This rejection of Amin derives, partly, from the ‘integrated periphery’ position of Eastern Europe. Radicalism is usually fed by the feeling of intense material, legal or intellectual oppression, and only few Eastern Europeans have ever truly experienced these things. For historical and geographical reasons, ideological ‘twins’ have been controlling Eastern European movements and parties from the left-liberals to the anarchists. We find, on one hand, the Eurocentrism or the feeling of ‘Europeanness’ (Amin 1990) and, on the other hand, the uncritical acceptance of the superiority of so-called ‘human rights’ and liberal democracy irrespective of their highly apologetic content and limited application in capitalism. These two biases of thinking have prevented left-wing political movements and thinkers from accepting the difficulties and painful burdens of any real class struggle. The conviction that society is fine as long as it is handled in an idealized ‘European’ and ‘democratic’ way where nobody’s interests are compromised, has worked against the success of a transition from capitalism to socialism in the past and works against it even now.

As a consequence, a hard-leftist intellectual may prefer or even praise revolutions and revolutionaries in general, but rush to distance themselves from any flesh-and-blood revolutionaries in actual historic moment. The methodological foundation of this ‘arm-chair’ left-wing thinking is an abstract or even sterile approach towards history. It positions itself above history and evaluates and condemns the real-life revolutionaries who are far from the ‘radicals’ created in the minds of certain philosophers. This way of thinking was not unfamiliar to Samir Amin. He criticized it in connection with the Trotskyist ‘myth of the world revolution’, which would be led by the working class of capitalist countries: ‘This discourse could be convenient for certain academic Marxists who could afford the luxury of proclaiming their attachment to principles without worrying about being effective in transforming reality’ (Amin 2017: 29).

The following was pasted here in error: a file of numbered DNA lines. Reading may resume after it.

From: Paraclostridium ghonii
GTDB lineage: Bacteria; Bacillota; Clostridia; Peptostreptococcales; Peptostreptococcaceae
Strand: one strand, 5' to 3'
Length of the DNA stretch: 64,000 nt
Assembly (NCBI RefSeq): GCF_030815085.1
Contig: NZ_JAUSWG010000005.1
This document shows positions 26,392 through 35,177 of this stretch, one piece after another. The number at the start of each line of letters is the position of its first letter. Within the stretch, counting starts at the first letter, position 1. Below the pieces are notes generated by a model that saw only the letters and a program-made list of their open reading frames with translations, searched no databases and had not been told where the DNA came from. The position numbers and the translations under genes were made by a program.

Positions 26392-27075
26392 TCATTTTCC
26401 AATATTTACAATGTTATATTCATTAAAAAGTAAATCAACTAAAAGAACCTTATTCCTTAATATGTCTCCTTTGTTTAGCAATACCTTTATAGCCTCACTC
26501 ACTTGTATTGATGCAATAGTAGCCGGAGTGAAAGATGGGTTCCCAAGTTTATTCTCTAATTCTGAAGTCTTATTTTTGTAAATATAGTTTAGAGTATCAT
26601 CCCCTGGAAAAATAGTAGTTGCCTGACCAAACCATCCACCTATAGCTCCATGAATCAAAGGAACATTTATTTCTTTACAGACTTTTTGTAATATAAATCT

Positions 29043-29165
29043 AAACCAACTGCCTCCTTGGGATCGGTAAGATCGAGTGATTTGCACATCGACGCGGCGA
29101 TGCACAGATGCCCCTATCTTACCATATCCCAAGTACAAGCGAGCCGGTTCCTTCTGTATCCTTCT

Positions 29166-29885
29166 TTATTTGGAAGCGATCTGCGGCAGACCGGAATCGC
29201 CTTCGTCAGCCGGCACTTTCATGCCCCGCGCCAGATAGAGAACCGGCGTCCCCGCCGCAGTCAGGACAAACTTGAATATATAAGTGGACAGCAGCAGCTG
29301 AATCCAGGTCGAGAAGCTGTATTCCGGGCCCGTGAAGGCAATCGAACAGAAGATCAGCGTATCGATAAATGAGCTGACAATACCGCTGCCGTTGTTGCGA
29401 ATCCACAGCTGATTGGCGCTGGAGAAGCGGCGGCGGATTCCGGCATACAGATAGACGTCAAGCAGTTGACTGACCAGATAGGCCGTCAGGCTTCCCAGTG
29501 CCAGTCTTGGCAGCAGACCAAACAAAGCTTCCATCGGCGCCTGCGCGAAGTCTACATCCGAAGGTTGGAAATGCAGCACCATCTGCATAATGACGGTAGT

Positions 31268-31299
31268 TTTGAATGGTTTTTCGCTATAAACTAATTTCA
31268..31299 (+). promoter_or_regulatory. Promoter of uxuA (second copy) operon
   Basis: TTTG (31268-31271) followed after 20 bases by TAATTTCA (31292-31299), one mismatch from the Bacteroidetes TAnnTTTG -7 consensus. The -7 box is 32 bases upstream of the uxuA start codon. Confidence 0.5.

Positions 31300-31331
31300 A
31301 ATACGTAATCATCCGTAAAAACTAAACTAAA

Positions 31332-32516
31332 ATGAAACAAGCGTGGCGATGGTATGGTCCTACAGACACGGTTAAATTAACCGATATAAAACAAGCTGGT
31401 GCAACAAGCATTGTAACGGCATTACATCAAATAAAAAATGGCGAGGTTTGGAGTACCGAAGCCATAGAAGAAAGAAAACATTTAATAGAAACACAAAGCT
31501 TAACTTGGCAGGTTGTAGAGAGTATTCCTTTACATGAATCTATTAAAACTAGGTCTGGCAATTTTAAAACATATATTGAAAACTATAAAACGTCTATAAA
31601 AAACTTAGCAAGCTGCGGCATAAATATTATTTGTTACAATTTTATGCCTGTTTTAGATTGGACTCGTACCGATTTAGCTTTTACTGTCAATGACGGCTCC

However, what did Amin see as a positive, possible way forward for socialism in Eastern Europe? Amin did not offer a concrete answer to this question, but, as mentioned above, he did not exclude the possibility that sometime and somewhere in the future social evolution may follow the path of the Soviet system. He understood that the change of the world system from capitalism to socialism could only be what he referred to as a long transition, of which the historical experiment of the USSR-led Eastern Europe formed a part.

Annamaria Artner is a Senior Research Fellow at the Eötvös Loránd Research Network, Centre for Economic and Regional Studies, Institute of World Economics, and professor at Milton Friedman University, Budapest, Hungary.


Amin, Samir 1990. Maldevelopment: Anatomy of a Global Failure. London, Zed Books Ltd.

Amin, Samir 2017. October 1917 Revolution, a century later. Dataja Press.

Melegh, Attila 2006. On the East–West slope. Globalization, nationalism, racism and discourses on Eastern Europe. CEU Press, Budapest – New York.